Based on this study and others, the researchers concluded that people who experienced awe were more likely to behave generously toward strangers. Why? Because “awe imbues people with a different sense of themselves, one that is smaller, more humble, a part of something larger.” In other words: When we experience beauty, we experience a heightened sense of relationality. We become aware of ourselves not as discrete units, but as members of a totality. We become implicated in a larger web of being — and we are more likely to act accordingly.
Even physiologically, beauty heightens us. When perceived with the eyes, beauty stimulates areas of our retinas that release serotonin into the bloodstream, which produces a sense of wellbeing; simultaneously, our eyebrows rise, our heartrate increases, and our breathing deepens. Beauty causes our systems to wake up — to experience a kind of resurrection.
All of this makes me wonder whether beauty encountered doesn’t constitute some kind of conduit through which we who perceive, and know we do, pull God’s very being into this dimension, transforming both us and the perceived into something more than we were before. Hopkins gets at this idea in another poem when he writes, “I walk, I lift up, I lift up heart, eyes, / Down all that glory in the heavens to glean our Savior… ” By looking up, in other words, we bring God’s grandeur down. We participate in the incarnation by being open to it. By being open to it, we bring more God-being into the world. And then, perhaps, we act on it.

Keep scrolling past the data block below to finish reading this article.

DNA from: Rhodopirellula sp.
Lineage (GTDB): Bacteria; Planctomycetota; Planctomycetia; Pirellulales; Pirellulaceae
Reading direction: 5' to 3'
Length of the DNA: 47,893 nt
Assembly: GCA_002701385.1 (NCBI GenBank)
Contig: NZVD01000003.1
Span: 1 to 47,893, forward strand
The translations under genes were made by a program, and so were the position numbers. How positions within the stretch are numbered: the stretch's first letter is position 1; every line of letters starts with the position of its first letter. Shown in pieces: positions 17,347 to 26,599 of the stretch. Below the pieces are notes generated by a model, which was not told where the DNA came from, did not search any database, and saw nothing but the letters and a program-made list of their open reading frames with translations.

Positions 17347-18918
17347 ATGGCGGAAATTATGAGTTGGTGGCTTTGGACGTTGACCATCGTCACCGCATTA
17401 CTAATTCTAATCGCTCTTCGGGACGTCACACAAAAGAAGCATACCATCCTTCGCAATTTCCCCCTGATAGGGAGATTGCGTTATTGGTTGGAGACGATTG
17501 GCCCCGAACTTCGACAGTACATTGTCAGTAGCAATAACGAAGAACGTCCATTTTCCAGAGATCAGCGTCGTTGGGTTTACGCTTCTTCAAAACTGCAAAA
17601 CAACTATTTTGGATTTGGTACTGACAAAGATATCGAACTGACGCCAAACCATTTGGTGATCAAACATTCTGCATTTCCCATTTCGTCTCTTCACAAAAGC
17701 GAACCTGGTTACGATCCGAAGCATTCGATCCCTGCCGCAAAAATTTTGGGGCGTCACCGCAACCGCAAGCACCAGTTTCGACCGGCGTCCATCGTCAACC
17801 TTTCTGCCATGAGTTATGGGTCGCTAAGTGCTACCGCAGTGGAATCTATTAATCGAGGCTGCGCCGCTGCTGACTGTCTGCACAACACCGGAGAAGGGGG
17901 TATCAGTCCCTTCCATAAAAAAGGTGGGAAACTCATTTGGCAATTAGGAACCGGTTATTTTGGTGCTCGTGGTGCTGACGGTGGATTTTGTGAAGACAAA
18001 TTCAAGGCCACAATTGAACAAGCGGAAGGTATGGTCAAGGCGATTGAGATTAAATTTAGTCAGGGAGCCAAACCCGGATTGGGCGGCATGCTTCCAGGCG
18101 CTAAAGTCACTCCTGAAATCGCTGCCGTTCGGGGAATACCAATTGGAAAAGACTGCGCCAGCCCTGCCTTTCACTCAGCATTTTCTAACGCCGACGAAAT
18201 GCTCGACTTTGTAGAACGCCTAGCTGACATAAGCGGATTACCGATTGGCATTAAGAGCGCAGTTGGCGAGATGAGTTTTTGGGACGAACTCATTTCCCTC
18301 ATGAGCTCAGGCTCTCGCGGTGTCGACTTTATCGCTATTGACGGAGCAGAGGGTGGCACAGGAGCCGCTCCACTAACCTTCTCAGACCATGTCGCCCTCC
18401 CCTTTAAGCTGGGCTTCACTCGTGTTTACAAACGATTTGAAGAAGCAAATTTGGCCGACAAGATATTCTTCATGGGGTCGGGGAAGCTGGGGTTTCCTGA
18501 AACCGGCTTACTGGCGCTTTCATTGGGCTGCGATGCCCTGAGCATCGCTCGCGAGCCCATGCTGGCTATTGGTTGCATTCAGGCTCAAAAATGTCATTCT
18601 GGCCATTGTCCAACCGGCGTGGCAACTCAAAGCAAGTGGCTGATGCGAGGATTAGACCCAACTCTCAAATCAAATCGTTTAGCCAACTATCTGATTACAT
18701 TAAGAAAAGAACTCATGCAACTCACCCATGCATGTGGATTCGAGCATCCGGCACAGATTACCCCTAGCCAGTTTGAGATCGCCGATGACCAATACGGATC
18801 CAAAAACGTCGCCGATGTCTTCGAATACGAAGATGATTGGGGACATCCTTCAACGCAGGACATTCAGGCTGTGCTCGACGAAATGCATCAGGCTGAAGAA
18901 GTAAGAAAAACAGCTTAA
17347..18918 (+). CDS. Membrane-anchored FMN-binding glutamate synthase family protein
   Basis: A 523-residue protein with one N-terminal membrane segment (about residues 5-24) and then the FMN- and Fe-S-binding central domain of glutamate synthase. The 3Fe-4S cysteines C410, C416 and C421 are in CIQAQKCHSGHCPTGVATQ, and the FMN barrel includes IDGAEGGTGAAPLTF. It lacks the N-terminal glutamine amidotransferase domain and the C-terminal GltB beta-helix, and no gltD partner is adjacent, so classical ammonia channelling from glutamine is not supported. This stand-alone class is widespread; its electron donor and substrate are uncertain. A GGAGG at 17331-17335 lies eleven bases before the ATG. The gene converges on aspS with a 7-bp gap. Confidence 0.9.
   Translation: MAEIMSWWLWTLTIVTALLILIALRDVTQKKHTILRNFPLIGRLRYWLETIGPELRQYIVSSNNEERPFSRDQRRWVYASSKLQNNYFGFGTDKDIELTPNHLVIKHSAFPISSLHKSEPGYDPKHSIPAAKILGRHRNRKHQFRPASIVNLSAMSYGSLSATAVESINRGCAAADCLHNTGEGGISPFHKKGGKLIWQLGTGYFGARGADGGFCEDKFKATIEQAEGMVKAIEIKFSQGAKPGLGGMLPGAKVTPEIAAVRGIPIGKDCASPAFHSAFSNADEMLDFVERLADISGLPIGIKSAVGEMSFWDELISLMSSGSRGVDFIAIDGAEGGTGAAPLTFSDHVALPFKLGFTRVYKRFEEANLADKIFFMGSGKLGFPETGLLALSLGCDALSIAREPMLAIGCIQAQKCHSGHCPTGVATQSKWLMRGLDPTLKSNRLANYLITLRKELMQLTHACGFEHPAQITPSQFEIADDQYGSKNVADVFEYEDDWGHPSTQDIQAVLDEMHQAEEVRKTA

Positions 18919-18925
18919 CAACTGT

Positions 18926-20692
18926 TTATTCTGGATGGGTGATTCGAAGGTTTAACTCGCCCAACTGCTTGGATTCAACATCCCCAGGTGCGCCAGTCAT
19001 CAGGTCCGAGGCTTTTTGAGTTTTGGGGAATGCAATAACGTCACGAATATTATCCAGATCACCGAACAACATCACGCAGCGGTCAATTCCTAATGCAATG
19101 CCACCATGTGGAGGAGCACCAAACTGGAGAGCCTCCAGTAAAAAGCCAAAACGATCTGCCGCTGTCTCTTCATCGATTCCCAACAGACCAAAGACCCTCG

And if that isn’t something to steward — something holy with which to be charged — I don’t know what is.
How do you experience beauty as a resource in your own life?
What is one way in which you might steward
 Christopher Devlin, S.J., ed. The Sermons and Devotional Writings of Gerard Manley Hopkins (London: Oxford University Press, 1959), p. 123
This fall, Sowing Holy Question will explore questions of stewardship, reflecting theologically on practical decisions about money, possessions, ecology and our connection to God’s creation.
Dr. Claire Miller Colombo is Director of the Center for Writing and Creative Expression and Lecturer in Theology and Arts. As director of the seminary’s writing center, she facilitates the delivery of writing support services for all students and develops writing- and arts-related programming for the entire community. She oversees the publication of Soul by Southwest, the seminary’s literary and arts journal, and hosts Soul in the City, an event series featuring musicians and other artists from the wider Austin community. Colombo has served on the seminary’s faculty since 2012, teaching in the areas of writing, theology, and aesthetics, and she is co-author with Cynthia Briggs Kittredge of Colossians in the Wisdom Commentary series (Liturgical Press, 2017). Colombo develops religion curricula for Loyola Press of Chicago and writes literature, language arts, and humanities curricula for several other major publishers. She serves on the editorial team of Theopoetics: A Journal of Theological Imagination, Literature, Embodiment, and Aesthetics.